Syed Shamsul Haque’s language is itself an almost tangible presence on the stage. The various characters with their conflicts and peculiarities are expressed through language as are the dynamics of their relationships. The imagery-laden language articulates the human world with its palaces, humble huts, the futile anger of the poor, the claustrophobic existence of women in a man’s world and the order of nature with its fields, forests and, of course, the mighty Brahmaputra.

To come to why, in my opinion, this minimalist production has not entirely succeeded in exploding established patterns, I will refer to an excellent article (https://goo.gl/EmPAo4) written by the very gifted essayist, Priyak Mitra. Though this article has been an enlightening read, I will beg to differ with it on one count. Mitra has argued how the light (Chandan Das) and set (Kaustavchakraborty, Anirban Chakraborty) have added signification to the performed text. Against this notion, I wish to propose that the play demands a fixed light scheme, simply for the sake of visibility, and an unmarked backdrop. When so much is achieved only through the use of body and voice, the reliance on a clichéd lighting scheme (wavy blue to suggest flowing water and red to indicate death) and also on a partly abstract, partly symbolic backdrop with lines and colours, has managed only to insert conventional dramatic over-signaling. What Subodh Patnaik, one of the most important directors in contemporary Indian theatre, has to say about the use of unchanging light (https://goo.gl/Psqrrj) can be considered particularly in the context of Bukjhim Ek Bhalobasha. A final point before concluding. While it is true that the structure of the narrative and the protocol of folksongs (where a singer can sing in multiple voices) do endorse solo performance, indeed very ably executed by Sraman Chattopadhyay, the question remains, keeping in view the nature of theatre as a medium, whether the play could have been mounted as a collective performance. This question raises its head every time the co-actors perform their small but significant bits.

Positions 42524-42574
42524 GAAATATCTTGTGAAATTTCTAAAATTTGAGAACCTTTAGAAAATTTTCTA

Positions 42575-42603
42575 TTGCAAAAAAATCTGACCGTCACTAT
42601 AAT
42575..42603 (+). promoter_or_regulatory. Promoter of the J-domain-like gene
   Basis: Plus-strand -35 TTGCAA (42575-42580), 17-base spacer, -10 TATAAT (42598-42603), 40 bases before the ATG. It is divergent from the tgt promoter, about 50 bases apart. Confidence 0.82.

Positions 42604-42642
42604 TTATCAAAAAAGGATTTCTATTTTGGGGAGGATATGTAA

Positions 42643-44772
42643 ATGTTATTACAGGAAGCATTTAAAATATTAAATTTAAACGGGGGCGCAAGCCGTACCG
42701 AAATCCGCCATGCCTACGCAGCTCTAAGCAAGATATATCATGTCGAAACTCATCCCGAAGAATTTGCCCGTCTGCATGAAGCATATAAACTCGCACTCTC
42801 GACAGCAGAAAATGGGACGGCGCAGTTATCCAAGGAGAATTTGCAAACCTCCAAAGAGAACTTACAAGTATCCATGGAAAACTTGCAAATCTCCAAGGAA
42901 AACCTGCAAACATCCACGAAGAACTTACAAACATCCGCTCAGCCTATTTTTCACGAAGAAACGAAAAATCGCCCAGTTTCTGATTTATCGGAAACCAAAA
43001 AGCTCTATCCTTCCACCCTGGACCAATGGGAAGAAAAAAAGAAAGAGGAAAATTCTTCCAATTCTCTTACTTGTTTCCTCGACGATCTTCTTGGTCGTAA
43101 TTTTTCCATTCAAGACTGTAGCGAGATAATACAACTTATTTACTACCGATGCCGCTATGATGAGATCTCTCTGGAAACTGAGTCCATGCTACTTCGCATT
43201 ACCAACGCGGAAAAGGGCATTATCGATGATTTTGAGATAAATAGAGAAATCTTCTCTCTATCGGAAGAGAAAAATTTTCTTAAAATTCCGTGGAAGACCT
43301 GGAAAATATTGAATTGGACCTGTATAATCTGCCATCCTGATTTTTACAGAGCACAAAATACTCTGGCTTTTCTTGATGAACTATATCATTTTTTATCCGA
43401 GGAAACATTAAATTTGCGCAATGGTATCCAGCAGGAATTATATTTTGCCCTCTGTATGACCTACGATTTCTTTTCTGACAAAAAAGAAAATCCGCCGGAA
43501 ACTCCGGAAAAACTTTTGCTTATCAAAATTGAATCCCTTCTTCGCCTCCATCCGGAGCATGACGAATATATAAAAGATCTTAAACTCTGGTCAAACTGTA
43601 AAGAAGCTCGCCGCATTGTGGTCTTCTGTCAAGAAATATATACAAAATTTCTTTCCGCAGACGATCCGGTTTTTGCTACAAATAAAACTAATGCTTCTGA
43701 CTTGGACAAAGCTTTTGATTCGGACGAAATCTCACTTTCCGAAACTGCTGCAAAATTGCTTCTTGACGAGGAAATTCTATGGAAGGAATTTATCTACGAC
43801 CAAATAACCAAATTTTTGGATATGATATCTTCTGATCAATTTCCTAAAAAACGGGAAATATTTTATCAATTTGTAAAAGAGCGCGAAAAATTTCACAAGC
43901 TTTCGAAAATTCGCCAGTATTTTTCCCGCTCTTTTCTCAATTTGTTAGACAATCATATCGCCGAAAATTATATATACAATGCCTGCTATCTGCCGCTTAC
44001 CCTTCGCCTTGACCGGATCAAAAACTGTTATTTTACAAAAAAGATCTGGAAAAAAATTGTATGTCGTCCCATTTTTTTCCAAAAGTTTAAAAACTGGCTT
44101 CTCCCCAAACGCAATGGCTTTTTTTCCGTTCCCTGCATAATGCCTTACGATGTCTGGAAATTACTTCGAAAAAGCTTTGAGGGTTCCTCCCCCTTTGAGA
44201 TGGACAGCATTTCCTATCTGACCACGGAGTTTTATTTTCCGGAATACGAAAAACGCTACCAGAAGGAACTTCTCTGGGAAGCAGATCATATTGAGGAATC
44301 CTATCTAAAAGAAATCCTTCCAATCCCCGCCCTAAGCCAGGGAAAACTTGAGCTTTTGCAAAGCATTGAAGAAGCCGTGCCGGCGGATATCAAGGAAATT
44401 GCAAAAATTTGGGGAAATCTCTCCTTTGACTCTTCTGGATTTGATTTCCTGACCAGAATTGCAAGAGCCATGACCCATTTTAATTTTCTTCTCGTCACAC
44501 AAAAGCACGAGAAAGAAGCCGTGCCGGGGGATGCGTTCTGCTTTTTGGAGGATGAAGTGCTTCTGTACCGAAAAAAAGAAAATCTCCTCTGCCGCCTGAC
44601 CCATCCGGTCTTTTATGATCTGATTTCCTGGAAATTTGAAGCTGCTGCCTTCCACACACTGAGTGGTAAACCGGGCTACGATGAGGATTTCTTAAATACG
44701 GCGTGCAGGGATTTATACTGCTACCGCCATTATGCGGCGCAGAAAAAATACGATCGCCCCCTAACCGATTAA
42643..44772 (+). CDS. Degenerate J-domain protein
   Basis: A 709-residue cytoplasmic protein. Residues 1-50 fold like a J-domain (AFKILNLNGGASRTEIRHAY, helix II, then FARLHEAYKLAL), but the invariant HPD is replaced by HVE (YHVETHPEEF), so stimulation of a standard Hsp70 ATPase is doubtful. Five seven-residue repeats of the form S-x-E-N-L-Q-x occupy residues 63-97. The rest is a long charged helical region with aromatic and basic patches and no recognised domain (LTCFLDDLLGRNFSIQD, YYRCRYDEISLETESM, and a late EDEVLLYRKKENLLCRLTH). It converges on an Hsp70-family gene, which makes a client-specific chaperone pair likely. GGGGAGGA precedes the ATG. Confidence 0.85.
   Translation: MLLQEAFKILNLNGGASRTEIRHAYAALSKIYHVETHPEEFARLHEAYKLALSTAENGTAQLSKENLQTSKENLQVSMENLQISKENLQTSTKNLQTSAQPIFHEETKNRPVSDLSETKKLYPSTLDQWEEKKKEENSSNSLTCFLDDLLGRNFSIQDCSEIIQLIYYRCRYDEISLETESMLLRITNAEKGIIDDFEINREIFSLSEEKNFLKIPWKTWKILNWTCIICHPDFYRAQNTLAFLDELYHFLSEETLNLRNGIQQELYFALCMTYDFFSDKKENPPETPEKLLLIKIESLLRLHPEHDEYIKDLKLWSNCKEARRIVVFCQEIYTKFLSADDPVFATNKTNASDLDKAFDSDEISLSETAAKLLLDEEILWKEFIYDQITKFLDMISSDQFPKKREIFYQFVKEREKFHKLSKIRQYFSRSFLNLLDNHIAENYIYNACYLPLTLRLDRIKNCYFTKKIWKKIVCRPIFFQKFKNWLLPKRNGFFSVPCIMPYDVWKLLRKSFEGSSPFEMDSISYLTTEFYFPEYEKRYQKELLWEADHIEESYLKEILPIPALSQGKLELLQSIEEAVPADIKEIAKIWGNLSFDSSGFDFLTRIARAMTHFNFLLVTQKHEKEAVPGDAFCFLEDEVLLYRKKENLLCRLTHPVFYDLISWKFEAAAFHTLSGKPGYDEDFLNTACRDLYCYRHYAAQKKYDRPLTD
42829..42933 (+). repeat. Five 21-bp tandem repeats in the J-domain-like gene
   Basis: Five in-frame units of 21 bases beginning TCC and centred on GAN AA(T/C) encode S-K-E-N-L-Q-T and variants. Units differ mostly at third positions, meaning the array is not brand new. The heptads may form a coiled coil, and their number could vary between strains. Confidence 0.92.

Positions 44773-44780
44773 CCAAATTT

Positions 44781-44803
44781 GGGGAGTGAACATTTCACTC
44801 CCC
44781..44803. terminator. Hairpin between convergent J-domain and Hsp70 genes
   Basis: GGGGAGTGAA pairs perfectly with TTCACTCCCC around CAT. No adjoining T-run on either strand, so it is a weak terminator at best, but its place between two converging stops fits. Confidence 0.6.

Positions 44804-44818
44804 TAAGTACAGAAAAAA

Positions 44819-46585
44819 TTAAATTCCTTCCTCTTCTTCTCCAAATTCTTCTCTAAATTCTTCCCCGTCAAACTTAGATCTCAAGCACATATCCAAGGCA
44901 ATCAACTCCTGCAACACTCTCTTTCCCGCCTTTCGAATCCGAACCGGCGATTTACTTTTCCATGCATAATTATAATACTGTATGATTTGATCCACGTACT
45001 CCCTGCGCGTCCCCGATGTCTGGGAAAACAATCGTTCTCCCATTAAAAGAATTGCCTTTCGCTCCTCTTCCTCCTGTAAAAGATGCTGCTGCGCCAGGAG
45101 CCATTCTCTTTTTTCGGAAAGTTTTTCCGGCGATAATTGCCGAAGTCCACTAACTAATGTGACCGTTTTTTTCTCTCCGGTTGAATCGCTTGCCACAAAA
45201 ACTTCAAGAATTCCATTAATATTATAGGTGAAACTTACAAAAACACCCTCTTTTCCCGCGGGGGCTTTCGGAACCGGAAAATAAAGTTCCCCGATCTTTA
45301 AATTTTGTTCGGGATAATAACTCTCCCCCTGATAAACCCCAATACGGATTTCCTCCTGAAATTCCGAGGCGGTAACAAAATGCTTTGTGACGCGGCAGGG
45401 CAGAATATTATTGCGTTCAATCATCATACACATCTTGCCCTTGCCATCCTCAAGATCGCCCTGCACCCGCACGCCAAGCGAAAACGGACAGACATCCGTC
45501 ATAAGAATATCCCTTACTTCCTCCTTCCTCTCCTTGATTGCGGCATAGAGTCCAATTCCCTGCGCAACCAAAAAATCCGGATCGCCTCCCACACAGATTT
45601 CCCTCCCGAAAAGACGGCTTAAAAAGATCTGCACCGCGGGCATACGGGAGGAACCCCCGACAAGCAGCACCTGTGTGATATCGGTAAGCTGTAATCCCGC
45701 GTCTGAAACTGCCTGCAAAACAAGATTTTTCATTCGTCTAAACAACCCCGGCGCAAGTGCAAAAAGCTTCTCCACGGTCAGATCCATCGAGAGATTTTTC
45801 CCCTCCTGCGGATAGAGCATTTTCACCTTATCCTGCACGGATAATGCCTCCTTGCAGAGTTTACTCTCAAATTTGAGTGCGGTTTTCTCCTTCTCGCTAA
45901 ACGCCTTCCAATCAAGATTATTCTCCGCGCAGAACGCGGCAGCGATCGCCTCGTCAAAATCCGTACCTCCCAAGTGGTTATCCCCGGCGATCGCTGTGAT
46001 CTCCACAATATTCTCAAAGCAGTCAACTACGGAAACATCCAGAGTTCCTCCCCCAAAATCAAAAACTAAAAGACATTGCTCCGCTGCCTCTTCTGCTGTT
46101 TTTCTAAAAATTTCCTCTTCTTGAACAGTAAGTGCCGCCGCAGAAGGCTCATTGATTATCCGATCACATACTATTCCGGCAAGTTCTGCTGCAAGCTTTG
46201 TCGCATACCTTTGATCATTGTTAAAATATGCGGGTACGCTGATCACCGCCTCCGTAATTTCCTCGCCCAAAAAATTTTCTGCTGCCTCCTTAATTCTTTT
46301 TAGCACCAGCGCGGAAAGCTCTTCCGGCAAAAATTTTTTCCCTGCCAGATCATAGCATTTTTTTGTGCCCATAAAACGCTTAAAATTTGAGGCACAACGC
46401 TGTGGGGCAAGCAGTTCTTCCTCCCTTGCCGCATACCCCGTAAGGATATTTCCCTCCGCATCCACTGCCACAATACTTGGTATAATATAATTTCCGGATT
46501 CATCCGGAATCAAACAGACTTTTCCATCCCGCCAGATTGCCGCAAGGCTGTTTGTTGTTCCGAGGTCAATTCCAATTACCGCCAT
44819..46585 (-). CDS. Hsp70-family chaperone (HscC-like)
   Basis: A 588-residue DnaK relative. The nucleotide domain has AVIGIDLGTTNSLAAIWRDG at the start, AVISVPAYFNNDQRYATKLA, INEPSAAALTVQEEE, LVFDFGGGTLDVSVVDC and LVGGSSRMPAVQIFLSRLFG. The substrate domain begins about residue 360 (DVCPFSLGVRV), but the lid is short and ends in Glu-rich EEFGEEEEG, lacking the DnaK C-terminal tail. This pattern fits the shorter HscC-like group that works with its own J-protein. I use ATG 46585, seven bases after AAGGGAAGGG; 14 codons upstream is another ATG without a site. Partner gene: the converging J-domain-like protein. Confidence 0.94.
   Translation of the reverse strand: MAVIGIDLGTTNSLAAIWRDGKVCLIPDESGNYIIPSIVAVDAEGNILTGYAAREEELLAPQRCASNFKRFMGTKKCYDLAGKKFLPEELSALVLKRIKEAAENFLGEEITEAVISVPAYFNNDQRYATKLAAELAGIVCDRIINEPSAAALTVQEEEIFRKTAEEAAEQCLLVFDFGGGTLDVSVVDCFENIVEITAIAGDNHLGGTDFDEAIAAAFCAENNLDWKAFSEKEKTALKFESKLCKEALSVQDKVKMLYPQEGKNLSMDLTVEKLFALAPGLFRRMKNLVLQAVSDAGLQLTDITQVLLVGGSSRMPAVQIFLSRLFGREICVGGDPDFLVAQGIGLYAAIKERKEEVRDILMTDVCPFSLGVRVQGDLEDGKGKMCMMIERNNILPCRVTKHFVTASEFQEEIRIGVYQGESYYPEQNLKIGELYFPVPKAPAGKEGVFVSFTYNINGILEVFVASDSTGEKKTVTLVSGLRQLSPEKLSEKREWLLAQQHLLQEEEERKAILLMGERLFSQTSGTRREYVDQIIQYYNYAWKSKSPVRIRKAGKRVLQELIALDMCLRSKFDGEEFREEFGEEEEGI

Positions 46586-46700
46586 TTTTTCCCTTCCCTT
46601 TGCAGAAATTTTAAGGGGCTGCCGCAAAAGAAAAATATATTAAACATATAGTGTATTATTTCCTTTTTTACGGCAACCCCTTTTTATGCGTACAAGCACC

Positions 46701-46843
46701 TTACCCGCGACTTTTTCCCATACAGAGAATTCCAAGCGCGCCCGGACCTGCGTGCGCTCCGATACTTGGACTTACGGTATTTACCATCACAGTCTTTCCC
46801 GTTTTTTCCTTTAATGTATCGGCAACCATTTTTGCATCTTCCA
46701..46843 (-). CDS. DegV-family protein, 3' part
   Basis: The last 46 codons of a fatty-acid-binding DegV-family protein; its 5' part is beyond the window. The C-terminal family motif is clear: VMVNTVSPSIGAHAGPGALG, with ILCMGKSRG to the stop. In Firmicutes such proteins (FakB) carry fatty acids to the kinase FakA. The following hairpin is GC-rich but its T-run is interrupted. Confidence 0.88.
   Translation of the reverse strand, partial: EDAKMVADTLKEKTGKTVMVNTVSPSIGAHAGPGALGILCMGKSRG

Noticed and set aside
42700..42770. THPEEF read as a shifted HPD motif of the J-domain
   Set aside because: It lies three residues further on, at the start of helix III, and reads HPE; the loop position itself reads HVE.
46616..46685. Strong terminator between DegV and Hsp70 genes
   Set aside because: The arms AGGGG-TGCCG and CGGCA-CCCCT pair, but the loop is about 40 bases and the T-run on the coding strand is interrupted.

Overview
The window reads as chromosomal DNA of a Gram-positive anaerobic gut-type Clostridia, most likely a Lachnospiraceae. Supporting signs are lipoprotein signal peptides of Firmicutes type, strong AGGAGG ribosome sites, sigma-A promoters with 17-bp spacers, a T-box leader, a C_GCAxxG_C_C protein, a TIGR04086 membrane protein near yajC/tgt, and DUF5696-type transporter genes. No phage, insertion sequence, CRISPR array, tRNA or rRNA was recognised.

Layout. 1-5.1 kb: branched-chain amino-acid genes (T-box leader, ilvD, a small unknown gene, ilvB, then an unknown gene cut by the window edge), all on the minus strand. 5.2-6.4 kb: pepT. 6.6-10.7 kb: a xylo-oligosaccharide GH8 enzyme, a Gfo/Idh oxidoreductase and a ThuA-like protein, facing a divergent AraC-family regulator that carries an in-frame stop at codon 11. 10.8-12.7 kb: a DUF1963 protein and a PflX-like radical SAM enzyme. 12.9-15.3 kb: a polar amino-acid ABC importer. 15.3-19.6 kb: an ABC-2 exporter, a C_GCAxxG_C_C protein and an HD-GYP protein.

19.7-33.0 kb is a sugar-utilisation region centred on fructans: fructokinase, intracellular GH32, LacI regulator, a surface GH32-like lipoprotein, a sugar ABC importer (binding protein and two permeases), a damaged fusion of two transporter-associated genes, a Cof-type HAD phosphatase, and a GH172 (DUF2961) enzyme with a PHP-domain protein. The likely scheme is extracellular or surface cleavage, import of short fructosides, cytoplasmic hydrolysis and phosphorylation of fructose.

P.S.: The Mansur, Chand and Firoze love triangle will invariably put us in mind of Sanjay Leela Bhansali’s Hum Dil De ChukeSanam. Let us discount the construction of gorgeous visual sequences throughout the film and think only about how the wife is returned to the husband at the end, turning the tragic ending into a happy one, and thereby validating the institution of marriage. In the context of free market economy, artworks are not just consumables, but are required to perpetuate the ‘feel good’ consumption-conducive environment that has no place in it for the tragic or for ideas that question social structures. Bukjhim Ek Bhalobasha, by presenting the sad, a-social love story of Mansur, Chand and Firoze in a deglamorized understated idiom stands somewhat in political opposition to the trend of our times.

Dipankar Sen